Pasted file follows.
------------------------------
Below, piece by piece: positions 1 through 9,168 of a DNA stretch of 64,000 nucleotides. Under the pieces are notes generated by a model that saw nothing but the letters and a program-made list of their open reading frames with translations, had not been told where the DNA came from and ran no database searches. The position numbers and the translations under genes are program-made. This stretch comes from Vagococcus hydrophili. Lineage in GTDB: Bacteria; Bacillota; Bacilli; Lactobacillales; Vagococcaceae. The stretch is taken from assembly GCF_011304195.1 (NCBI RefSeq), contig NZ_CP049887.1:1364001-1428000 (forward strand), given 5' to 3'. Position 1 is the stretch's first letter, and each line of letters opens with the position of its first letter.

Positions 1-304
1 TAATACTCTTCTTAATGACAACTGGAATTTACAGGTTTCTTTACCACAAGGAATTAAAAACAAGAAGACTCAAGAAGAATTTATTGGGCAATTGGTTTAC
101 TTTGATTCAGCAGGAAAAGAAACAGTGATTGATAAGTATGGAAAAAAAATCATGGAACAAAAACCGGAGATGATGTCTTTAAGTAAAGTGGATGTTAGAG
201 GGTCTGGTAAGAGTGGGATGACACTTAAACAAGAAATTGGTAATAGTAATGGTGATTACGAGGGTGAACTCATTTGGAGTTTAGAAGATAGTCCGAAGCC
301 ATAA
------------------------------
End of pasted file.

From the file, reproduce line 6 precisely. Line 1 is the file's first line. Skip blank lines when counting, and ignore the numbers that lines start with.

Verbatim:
301 ATAA